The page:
Wednesday, February 20, 2013

How to Create Your Transformation Story

March 2008

How to Create Your Transformation Story

Whether you call it “Our Firm’s Story” or “The Story of My Practice” or “My Personal Introduction,” every successful advisor must be able to crisply and credibly relate a personal Transformation Story. It’s one of the key pieces in meeting prospects and engaging clients. It can make all the differences between a thriving, vibrant business and one that barely squeaks by.

Your Transformation Story is powerful for several reasons. First, it makes you more human. People can relate to you because they know that the real world is about dealing with change in a constantly changing world. When they see that you have experienced life in real terms, that you’re not just simply a figurehead, a plastic person, somebody with a title and a bunch of letters behind your name, they can relate to you as a real person.

It’s also an effective way for them to connect with you. We feel connected to the people whose stories we have listened to and who have listened to our stories. By hearing your story, they feel more comfortable telling you theirs. By opening up to them, they are invited to open up to you. Your authentic sharing makes it easier for them to share genuinely with you.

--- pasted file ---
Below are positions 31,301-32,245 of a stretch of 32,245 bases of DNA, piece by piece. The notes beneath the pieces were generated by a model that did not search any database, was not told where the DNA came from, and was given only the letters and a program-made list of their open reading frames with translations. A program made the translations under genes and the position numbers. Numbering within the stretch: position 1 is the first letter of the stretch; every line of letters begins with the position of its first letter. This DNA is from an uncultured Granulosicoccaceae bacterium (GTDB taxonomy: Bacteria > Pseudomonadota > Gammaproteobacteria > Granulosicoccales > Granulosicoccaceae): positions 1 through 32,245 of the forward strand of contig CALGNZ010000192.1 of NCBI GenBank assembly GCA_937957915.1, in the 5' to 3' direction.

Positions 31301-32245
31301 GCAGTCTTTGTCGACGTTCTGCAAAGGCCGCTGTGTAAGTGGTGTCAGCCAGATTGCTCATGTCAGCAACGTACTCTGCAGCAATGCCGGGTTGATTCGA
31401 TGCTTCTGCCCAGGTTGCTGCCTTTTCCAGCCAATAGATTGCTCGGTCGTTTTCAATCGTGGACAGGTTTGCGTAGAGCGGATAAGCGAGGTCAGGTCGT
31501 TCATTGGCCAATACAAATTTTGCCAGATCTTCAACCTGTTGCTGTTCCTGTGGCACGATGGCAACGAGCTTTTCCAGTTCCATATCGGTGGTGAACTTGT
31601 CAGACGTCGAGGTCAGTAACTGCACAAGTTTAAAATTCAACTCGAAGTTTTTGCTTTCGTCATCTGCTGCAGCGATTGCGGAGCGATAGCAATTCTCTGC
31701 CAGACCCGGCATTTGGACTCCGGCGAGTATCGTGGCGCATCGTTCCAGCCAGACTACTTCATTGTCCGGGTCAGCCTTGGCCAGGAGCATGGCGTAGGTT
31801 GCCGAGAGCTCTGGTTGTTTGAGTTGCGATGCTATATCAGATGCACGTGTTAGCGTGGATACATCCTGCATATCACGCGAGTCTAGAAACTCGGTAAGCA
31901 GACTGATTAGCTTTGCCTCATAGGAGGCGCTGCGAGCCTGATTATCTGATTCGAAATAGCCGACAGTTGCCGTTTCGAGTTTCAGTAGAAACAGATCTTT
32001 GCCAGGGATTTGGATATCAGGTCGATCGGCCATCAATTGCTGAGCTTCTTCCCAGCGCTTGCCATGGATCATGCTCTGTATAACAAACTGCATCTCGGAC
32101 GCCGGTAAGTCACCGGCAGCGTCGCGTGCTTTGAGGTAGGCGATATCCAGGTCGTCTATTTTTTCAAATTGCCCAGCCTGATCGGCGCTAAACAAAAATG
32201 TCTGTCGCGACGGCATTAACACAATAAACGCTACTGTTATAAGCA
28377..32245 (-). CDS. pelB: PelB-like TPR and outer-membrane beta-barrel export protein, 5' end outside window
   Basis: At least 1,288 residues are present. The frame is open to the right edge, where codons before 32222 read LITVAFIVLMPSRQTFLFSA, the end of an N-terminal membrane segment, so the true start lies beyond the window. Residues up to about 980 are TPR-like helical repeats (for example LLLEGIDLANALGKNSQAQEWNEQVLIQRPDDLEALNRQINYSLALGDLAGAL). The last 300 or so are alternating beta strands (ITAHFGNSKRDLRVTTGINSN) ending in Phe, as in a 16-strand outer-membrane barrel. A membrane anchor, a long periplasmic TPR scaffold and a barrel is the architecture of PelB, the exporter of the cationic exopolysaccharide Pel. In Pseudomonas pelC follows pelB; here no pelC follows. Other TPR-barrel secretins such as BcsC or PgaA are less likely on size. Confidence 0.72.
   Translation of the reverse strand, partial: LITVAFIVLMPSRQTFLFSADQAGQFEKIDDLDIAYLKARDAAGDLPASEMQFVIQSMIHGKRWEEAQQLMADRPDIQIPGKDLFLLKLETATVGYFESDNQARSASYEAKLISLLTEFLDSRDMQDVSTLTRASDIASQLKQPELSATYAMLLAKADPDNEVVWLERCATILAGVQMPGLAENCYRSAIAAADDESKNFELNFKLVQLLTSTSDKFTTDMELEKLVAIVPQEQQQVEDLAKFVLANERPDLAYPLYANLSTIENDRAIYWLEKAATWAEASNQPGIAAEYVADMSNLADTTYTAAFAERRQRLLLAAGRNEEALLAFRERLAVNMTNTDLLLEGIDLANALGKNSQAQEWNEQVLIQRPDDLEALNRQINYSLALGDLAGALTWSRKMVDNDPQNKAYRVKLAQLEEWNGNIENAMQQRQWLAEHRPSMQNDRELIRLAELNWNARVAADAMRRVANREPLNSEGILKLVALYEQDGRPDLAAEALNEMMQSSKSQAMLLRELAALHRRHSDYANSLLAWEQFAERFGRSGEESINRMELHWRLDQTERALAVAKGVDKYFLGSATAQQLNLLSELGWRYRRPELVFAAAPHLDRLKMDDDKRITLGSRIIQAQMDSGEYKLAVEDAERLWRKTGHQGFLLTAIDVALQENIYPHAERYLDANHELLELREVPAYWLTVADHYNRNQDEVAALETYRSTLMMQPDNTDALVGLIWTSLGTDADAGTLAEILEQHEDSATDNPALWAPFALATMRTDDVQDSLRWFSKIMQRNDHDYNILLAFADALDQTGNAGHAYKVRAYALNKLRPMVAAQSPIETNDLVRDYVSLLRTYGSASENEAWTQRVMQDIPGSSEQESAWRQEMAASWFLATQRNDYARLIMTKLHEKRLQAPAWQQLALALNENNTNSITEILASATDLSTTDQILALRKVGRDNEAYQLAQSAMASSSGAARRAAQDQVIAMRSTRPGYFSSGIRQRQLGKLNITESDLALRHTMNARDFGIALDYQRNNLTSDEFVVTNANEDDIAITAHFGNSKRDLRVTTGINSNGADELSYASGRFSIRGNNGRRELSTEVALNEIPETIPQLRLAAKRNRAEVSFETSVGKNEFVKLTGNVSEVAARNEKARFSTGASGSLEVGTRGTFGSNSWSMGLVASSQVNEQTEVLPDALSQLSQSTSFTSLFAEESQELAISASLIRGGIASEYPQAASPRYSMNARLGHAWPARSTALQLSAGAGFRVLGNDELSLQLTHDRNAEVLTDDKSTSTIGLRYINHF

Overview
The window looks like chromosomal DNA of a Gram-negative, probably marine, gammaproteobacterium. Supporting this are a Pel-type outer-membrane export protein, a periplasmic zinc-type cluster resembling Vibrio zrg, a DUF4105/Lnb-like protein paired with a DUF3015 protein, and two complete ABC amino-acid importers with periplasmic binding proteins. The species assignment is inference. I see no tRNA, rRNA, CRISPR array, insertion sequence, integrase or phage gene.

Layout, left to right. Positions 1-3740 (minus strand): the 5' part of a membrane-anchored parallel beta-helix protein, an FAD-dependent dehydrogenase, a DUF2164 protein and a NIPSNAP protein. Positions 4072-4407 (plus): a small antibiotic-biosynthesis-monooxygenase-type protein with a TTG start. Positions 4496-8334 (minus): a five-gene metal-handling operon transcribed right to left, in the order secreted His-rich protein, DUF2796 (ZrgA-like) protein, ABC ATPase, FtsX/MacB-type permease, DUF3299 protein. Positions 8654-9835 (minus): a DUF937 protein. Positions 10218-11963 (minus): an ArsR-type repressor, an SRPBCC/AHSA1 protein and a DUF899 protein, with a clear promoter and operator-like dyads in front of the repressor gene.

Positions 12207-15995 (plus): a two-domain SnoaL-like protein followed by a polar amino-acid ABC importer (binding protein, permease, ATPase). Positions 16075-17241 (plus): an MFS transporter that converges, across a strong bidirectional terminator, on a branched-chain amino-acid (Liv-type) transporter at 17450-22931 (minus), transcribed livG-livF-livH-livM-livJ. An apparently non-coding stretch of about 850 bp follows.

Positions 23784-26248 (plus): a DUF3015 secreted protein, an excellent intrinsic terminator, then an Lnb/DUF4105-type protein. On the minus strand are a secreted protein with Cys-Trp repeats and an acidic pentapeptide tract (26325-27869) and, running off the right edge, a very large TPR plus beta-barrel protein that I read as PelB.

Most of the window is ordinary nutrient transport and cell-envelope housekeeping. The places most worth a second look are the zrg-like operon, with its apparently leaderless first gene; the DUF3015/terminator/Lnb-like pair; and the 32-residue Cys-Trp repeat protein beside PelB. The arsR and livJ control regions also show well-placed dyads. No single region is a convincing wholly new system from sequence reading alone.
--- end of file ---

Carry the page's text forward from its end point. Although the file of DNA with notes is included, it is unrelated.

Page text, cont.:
Another very important benefit of the transformation story is that it gives permission and encouragement for them to change. When we approach prospects about working with us, we are asking them to change, to change from being a prospect to a client; to change from not having a plan to having a plan. The story of our transformation is a subtle and powerful way to say, “I’ve changed, and it’s okay for you to change too.” While the message will never be spoken by you in those terms, nonetheless they will understand it in those terms.

Finally, telling a Transformation Story is an amazing way of shifting the dynamic of an advisor/client meeting. Most clients come to an advisor’s office feeling intimidated, guarded, skeptical, and worried about fees. They’re very much on the left side of their brain because they’re going to have to process some complicated information. People who are in the left side of the brain, in analytical or critical mode, are much less likely to move forward. That’s because virtually every major decision we’ve made in our lives—whether to buy this house or to move or to marry or to go to that college—was decided on an intuitive level, on the right side of the brain. Then it was justified on the left side of the brain. So, if you want your clients to make the transformation from prospect to client or from ordinary client to exceptional client, you need to address the right side of the brain. And you do that best by shifting the conversation into story-sharing mode. You can do that most easily by telling a story about yourself—your Transformation Story.